One of the companies that have been innovating and putting a larger chunk of R&D into getting more juice out of the old Lithium is none other than Cupertino’s Apple, Inc. Apple may get a lot of attention for their shiny new gadgets from their iPods, iPads, and iPhones, but no one can complain that the batteries that power Apple’s latest gadgets are anything but spectacular. Read the rest of this entry »
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Raymond Wong

Apps That Make Cents

February 19th, 2010 |

Regardless of how rich or poor anyone is, we all love to save a little money – even if we’re just going to spend it on something else. Since we all probably shelled out a fair chunk of cash on our mobile devices, it’s good news that we can use them to start earning some of that money back. Therefore, it seems only natural for me share some finds.

Yowza! (Free, Getyowza.com)
This coupon app was created by a Twitter triumvirate that includes Heroes star Greg Grunberg (affectionately known as ‘Grunny’ to his fans). Basically what the app does is incorporate stores one by one and the stores publish exclusive coupons to the application. You bring in your device, show it to the cashier and bang. You’ve saved. Additionally, the app can show you what deals are available based on where you are at the moment and how far away they are. In the beginning, this app was slightly useless since only a small handful of stores were on it, especially if you lived outside of L.A. However, activity is definitely starting to pick up as Grunny painstakingly pursues merchants to add. Your results will vary from city to city, but since it’s a free app it’s basically no harm no foul if you download it and don’t use it. This app is definitely worth giving a try.

Cheap Gas! (Free, Gasbuddy.com)
Cheap Gas is a great little app that simply locates you and then tells you where the cheapest, nearest gas station is on a map. You can’t get any simpler than that and you can’t help but save money this way!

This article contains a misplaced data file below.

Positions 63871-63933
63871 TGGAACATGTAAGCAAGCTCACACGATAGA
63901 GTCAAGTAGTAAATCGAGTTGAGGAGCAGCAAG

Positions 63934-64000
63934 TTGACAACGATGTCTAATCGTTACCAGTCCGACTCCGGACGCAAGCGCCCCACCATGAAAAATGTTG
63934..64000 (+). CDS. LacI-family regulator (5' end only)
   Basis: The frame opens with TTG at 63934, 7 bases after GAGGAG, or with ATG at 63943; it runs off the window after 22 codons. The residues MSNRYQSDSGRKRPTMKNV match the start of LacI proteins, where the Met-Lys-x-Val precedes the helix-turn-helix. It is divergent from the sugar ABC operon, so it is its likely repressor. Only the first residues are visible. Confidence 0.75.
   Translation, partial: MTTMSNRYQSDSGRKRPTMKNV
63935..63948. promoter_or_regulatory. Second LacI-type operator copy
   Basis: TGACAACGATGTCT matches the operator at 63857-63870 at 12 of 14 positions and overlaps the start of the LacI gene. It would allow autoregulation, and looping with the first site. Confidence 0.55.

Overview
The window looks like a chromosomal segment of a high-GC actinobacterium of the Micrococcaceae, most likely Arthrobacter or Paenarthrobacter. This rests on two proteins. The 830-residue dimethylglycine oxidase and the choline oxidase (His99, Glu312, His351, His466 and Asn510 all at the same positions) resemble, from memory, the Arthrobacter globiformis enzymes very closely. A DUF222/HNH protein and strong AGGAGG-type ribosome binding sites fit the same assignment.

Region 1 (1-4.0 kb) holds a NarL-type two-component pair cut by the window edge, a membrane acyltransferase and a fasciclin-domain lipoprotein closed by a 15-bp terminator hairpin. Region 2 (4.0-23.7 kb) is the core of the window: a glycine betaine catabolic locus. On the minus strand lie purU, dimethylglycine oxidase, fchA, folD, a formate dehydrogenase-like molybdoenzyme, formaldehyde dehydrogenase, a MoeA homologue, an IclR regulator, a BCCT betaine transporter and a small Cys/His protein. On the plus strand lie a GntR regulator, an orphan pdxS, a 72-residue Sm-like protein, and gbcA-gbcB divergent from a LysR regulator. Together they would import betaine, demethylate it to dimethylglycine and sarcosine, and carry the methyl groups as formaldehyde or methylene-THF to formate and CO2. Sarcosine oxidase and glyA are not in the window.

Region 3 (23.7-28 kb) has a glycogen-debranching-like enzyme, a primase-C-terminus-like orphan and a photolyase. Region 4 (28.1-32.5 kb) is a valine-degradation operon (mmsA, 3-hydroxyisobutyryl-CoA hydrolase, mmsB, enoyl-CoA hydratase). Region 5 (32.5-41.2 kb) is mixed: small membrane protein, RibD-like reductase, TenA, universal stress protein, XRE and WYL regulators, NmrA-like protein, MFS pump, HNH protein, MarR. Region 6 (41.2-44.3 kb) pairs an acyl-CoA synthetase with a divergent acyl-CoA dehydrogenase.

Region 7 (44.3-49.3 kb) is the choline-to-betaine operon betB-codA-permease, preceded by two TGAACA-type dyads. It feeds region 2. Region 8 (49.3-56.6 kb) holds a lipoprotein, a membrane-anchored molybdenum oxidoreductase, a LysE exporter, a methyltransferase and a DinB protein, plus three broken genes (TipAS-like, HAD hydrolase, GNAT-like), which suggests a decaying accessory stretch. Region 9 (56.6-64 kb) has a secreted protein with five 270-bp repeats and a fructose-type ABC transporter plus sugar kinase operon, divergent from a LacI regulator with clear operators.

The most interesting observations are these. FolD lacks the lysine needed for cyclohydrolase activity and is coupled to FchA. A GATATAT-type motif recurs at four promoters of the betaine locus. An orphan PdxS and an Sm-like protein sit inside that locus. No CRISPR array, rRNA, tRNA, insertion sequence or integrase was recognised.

Mint (Free, Mint.com)
Mint.com is a website that helps you to organize your finances and maintain a budget. It’s very sophisticated web-based software that simultaneously logs in to all your banking and credit accounts online and allows you to categorize your expenses, tally up your budget, watch your savings, and see where your money is going. It will even warn you if you go over your budget, if there’s unusual spending on your account, or if your accounts have low balances. Naturally, the mobile application does all the same things, only it’s on the go. For anyone thinking of trying it, I’d definitely recommend using the Mint app in conjunction with the website, otherwise the amount of information could be overwhelming on a mobile device alone. But if you’re willing to put some time in it, Mint is the perfect app to help you get a hold of your finances.

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Joan Miller

A Girl and Her Apps – Part One

January 12th, 2010 |

Everyone knows that you can find out a lot about someone by going through their purse or wallet, but have you ever thought about tapping into their cell phone? There are so many apps out these days that a person can tailor his or her phone specifically to their needs and personality, especially if one has one of the larger capacity phones. So for my first post I thought I’d let you know a little bit more about this writer by way of checking out my apps.

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Joan Miller